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Austin Leach had to get creative when studios closed. Now, he says he has greater freedom.EXPAND
Austin Leach had to get creative when studios closed. Now, he says he has greater freedom.
High Vis

Austin Leach Says Studio Closures Can Allow Artists More Freedom

When 2020 kicked off, Dallas-based singer-songwriter Austin Leach was ready to hit the road and play venues throughout the country. In February, he was performing in Philadelphia, in a string of shows he expected to be the first of many. In March, COVID-19 hit, and you can imagine what happened.

While home in Dallas between tour stops, Leach consulted with his brother about booking dates. The musician was hoping to play three shows in New York in May, but his brother was fretful at the idea.

“He said, ‘Hey, I would actually hold off on this for a second, because we don’t know what this is all going to look like,’” Leach remembers. “Quite literally, a week later, a bunch of gigs of mine got canceled. Everyone’s buying all of the toilet paper they can find. For a solid week or two, I didn’t know what I was going to do.”

Following the closure of several venues nationwide and a slew of tour date cancellations, Leach decided to go back to the drawing board and started reaching out to writer and producer friends in Los Angeles, Nashville and New York. One day, when he was experimenting with new sounds, he came up with a chorus for a song that would turn into “Daydream,” a single that was released last Thursday.

The track is replete with Tame Impala and Miike Snow influences as Leach fawns over a woman whom he “can’t get enough of.” Leach says the melody came to him as a “happy accident,” and when he came up with the chorus for the song, he sent a recording of it to Shane Becker, better known as Indian Runner.

“Within an hour or two, he sent back a drum loop, and I was like, ‘Oh, that’s pretty sick,’” Leach says of Becker. “Then he goes, ‘Let’s make a song.’”

With many studios closed, Leach was forced to come up with a creative way to record and produce the track. He immediately built a home studio in his closet.

“It was definitely a little bit unorthodox compared to what I had experienced,” Leach says. “I’m typically used to working with a few different producers in the Dallas-Fort Worth area, and they all have beautiful studio spaces. But at the time, obviously, no one is going anywhere. I literally put up blankets and pillows in my closet, set up my Shure SM7B and just started going for it.”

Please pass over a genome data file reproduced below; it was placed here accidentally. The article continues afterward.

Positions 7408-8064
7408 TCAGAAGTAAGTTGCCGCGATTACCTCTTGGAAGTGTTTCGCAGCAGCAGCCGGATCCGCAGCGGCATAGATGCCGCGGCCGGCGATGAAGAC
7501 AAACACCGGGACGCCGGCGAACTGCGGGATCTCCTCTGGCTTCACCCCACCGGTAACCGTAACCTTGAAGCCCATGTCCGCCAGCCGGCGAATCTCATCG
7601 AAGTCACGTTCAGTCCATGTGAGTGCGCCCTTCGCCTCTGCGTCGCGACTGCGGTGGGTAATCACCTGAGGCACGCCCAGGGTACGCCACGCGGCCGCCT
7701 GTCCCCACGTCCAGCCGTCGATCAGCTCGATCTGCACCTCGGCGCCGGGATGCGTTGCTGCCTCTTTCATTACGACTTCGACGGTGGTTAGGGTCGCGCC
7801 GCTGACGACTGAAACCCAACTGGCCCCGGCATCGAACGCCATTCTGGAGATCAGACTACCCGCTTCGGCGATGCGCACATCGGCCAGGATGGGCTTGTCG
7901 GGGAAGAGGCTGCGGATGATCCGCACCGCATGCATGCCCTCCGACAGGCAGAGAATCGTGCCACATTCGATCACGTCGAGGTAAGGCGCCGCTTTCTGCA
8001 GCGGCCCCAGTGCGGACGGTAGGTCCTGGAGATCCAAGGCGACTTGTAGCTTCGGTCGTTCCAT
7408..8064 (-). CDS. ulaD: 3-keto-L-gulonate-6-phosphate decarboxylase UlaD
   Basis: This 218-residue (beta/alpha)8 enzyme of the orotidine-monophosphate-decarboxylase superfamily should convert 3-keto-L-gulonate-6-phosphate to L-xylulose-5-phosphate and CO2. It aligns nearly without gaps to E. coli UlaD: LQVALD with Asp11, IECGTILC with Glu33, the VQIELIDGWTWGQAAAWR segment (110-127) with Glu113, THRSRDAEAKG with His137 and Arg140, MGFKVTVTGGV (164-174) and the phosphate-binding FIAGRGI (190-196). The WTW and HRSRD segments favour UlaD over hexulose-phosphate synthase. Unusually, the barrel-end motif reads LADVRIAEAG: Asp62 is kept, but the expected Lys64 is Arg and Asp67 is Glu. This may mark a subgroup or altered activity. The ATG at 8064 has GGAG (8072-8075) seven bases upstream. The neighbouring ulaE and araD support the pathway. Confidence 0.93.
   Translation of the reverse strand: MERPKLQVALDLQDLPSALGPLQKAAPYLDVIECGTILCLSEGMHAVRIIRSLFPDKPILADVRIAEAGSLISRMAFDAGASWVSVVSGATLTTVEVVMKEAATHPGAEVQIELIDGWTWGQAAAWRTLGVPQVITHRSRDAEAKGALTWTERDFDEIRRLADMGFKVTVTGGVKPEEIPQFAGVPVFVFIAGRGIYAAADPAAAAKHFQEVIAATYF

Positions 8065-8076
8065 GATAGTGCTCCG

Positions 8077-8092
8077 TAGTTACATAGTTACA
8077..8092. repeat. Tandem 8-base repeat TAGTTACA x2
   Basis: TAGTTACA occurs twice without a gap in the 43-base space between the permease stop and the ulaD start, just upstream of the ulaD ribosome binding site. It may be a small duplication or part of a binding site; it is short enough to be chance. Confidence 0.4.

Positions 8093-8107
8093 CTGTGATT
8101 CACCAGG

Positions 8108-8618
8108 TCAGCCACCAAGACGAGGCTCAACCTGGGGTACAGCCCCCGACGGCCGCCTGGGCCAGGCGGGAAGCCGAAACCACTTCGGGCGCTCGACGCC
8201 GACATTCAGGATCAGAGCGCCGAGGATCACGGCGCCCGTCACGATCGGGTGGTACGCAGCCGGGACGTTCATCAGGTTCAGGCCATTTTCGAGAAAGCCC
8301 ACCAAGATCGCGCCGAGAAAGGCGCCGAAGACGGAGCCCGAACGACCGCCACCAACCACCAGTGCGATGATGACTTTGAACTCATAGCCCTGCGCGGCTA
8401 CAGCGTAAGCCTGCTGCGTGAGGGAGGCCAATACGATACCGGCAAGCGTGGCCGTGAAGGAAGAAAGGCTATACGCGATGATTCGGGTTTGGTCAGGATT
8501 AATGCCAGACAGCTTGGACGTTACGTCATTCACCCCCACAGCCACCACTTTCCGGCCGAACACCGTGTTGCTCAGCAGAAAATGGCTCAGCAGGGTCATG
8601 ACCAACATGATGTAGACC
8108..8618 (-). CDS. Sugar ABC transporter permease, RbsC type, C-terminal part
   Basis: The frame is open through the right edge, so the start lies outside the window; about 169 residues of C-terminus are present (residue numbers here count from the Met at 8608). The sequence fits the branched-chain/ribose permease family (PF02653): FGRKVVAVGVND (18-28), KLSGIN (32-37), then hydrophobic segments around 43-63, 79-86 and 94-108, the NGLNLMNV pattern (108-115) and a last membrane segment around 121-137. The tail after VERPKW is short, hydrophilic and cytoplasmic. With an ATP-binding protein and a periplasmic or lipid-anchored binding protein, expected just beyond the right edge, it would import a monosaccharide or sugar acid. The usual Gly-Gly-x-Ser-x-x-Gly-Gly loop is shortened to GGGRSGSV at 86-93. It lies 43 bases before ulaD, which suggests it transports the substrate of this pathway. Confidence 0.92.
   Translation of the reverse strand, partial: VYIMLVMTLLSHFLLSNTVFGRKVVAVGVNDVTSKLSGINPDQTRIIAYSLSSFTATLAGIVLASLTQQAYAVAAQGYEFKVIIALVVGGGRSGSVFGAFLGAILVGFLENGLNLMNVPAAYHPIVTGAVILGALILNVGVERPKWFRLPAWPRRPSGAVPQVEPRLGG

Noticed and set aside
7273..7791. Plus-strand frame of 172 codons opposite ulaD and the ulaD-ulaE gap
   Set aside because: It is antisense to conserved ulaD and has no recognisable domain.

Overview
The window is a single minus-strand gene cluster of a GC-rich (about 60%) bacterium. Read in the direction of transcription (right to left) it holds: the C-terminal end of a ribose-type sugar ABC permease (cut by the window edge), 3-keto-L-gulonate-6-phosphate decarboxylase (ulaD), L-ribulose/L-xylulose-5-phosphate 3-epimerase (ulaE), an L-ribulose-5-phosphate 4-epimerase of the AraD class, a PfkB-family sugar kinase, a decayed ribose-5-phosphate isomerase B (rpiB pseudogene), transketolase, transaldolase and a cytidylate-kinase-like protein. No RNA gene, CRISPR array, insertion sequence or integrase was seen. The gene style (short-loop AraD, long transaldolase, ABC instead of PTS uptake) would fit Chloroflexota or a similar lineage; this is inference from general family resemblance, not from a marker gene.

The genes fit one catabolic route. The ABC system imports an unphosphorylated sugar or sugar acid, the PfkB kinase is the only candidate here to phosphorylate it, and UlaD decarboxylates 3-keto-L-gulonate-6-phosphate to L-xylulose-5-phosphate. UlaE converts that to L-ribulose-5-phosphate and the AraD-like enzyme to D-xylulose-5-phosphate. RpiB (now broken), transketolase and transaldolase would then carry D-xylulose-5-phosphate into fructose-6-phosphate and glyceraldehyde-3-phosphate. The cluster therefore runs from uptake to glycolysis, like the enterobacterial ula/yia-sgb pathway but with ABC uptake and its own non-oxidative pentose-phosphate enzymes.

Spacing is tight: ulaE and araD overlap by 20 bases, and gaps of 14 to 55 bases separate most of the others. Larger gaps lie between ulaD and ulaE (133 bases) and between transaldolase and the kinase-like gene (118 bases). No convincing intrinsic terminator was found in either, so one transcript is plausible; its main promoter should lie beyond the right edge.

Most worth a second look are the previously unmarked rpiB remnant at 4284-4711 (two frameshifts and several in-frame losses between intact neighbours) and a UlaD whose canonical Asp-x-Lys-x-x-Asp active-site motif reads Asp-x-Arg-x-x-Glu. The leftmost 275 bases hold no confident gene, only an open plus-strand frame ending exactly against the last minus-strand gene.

To create a more festive studio vibe, Leach also hung up ‘80s-style lights on the closet walls.

Over the course of several weeks, Leach and Becker went back and forth changing lyrics, instrumentation and adding and subtracting to “Daydream.” Without the pressure and the constraints of studio time, Leach says he was able to have more creative control.

While Leach couldn’t work directly with producers, he learned new studio techniques. He watched tutorials on YouTube and sought advice from other producers who have been working at home remotely. Without feeling the pressure of having to complete portions of the song within a certain timeframe, Leach has been enjoying newfound freedom.

“There were some days when it just felt that we got so much done, and it was just so quick,” Leach says, “quicker than it would’ve been if we were in an actual studio.”

Leach estimates that he’s written “about 15 to 25 songs since this all started.”

For the foreseeable future, he plans to embrace producing and recording remotely.

For the next few months, Leach wants to “aggressively” put out new music. While COVID-19 has taken its toll on musicians and artists, Leach hopes his music will bring joy to creators and fans alike.

“Everything's gonna change directionally and everything's going to change sonically,” Leach says. “We're going to go tell some stories that hopefully make people feel excited about love again and that make people feel excited to go get in the car and jam again.”

Listen to "Daydream" below:

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